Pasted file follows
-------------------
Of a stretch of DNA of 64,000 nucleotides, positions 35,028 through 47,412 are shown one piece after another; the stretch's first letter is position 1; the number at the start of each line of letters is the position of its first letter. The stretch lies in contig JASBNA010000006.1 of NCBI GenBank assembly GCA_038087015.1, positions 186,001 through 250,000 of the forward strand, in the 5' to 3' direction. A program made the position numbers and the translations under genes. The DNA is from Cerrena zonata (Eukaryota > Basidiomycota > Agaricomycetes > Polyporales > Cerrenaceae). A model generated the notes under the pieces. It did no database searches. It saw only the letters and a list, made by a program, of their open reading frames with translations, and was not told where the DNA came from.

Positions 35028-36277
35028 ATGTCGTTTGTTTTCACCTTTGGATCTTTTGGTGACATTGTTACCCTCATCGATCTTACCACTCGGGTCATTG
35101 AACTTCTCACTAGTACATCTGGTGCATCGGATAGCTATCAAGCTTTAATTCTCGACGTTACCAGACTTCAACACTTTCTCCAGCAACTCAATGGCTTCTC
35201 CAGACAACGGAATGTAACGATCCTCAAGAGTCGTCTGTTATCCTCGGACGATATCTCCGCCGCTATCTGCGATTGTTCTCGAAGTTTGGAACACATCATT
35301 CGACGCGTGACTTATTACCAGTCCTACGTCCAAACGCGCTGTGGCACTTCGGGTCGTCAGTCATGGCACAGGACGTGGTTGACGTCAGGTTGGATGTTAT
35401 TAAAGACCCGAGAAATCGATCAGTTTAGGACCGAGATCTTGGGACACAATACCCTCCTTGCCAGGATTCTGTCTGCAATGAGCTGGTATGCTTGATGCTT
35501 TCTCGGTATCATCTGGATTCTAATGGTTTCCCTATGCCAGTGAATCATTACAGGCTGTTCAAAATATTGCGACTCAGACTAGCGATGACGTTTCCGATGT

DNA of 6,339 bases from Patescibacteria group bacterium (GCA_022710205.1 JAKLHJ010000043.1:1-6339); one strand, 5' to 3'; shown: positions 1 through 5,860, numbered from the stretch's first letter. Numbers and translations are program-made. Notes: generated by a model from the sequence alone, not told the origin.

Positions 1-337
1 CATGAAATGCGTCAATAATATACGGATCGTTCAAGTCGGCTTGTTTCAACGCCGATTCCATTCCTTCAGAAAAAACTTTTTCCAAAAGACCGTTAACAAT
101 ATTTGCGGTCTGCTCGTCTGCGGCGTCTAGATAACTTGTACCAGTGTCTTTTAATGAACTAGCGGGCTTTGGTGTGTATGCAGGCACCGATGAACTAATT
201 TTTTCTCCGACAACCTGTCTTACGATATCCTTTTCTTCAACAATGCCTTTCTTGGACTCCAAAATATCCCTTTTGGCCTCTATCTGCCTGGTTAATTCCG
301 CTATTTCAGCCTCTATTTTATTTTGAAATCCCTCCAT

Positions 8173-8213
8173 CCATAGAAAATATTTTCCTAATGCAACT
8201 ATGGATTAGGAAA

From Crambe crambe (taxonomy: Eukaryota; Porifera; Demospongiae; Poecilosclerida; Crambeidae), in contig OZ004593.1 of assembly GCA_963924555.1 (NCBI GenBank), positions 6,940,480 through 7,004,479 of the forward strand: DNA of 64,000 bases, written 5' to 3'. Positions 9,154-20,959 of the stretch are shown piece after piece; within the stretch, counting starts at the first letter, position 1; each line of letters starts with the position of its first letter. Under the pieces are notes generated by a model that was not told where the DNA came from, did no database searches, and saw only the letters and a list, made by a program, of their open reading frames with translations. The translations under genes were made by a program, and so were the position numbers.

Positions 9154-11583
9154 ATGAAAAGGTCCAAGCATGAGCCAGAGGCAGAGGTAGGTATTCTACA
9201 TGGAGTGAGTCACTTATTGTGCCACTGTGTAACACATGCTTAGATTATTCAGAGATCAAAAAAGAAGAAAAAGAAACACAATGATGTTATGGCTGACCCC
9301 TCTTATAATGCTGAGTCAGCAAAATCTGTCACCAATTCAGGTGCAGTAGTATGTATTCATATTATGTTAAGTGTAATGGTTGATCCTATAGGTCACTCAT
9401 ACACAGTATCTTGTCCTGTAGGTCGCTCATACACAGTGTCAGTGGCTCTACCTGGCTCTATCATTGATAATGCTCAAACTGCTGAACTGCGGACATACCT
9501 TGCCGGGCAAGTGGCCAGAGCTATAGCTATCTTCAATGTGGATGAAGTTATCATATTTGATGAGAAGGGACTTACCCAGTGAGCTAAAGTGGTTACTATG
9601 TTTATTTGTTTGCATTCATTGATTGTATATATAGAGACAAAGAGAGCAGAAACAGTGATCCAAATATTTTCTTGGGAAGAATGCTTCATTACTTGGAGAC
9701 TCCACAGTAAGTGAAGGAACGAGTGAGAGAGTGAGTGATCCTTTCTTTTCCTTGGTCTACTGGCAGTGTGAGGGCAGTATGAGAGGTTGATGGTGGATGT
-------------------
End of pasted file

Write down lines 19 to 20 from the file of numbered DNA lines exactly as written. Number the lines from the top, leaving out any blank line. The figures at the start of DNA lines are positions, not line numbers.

Positions 9154-11583
9154 ATGAAAAGGTCCAAGCATGAGCCAGAGGCAGAGGTAGGTATTCTACA